Marco Iansiti, a Harvard professor of business administration and co-author of Competing in the Age of AI, explained in the Harvard Business Review, “Unlike traditional banks, investment institutions, and insurance companies, Ant Financial is built on a digital core.

“There are no workers in its ‘critical path’ of operating activities. AI runs the show. There is no manager approving loans, no employee providing financial advice, no representative authorising consumer medical expenses.

“And without the operating constraints that limit traditional firms, Ant Financial can compete in unprecedented ways.”

Computers, checkouts and coffees

Future of AI

This isn’t the future; it’s what’s happening right now, and regardless of whether you run a digital startup or are part of a traditional business, it’s essential to understand the revolutionary impact AI has on operations, strategy and competition, Iansiti says.

Again, it’s important to realise we’re not talking about the AI of science fiction here – computers that are indistinguishable from humans and able to reason like us, which is known as ‘strong AI’.

All you need to shake up a business completely is computers that can perform and continually get better at tasks, lots of them, traditionally left to humans, or ‘weak AI’.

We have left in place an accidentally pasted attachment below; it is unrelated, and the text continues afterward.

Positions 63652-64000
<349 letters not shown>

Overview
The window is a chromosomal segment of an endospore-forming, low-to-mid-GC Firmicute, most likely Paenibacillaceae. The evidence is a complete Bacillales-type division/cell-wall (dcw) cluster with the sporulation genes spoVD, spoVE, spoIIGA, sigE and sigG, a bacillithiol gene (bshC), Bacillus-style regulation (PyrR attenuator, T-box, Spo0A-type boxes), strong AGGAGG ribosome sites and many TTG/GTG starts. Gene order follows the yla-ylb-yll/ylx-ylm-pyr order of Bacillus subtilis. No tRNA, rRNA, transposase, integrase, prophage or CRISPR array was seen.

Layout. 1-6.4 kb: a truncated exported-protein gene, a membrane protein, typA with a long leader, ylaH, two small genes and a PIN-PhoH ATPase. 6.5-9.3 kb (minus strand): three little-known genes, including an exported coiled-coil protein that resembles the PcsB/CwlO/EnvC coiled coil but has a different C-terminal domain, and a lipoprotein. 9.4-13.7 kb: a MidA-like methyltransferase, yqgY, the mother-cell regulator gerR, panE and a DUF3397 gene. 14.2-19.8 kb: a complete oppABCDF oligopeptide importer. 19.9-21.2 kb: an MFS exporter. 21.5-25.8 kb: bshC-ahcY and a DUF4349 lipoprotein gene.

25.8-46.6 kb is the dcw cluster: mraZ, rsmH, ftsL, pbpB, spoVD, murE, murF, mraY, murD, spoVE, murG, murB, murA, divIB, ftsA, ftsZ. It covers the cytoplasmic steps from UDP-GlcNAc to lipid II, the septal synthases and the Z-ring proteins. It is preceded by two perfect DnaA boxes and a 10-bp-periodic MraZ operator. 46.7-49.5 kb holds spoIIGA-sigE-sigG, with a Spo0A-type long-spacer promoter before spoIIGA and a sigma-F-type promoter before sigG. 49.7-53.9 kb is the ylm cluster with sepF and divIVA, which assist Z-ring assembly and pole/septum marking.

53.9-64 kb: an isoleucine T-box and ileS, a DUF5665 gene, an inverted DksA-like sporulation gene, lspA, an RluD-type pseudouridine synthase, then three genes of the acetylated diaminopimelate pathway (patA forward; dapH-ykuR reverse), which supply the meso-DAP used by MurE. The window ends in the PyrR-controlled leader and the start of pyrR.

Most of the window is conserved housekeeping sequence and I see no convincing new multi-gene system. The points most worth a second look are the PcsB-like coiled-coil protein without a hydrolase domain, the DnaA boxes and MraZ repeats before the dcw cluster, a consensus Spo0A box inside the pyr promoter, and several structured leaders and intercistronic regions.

“Software makes up the core of the firm, while humans are moved to the edge,” as Iansiti puts it.

This will, of course, mean fewer jobs for humans partly because AI systems will work 24 hours a day for almost no dollars, which humans cannot and will not – and the implications are far reaching.

“AI-based operating models can exact a real human toll,” Iansiti says in the Harvard Business Review article. “Several studies suggest that perhaps half of current work activities may be replaced by AI-enabled systems. We shouldn’t be too surprised by that.

“After all, operating models have long been designed to make many tasks predictable and repeatable. Processes for scanning products at check-outs, making lattes and removing hernias, for instance, benefit from standardisation and don’t require too much human creativity.

Toby Walsh, Professor of Artificial Intelligence at UNSW Sydney’s School of Computer Science and Engineering, sees hope in that latte example, however, and says that in some ways, AI will make humans more valuable and valued.

“Computers aren’t going to take over all jobs because we are social animals. We prefer human contact. I mean, why do we pay humans to make coffee when a machine can make it better? Because we like the fact that baristas flirt with us, gossip with us,” Walsh insists.

“There’ll be plenty of jobs like that – doctors, for example; they will have AI assistants, but we will prefer a human telling us the bad news because they have empathy.

“Ubers will be autonomous eventually. That’s how they’ll really start making money, but people will pay extra to have a chauffeur. They might not even drive the car, but we’ll pay for them to carry our bags and chat to us.

“We’ll also pay extra for humans because we prefer them.”

Perera agrees that it’s not time to panic yet. While the growth of AI may be exponential, people, on the other hand, are slow to change, “so we’ve got time”.

“McKinsey actually did a report that found that robots and AI will create more jobs than they destroy, but what we worked at 20 years ago is not going to work in the future,” he cautions.

“It’s also going to change the kind of jobs we have. When Uber went looking for a new boss, they hired a tech expert, not someone with experience at a taxi company.”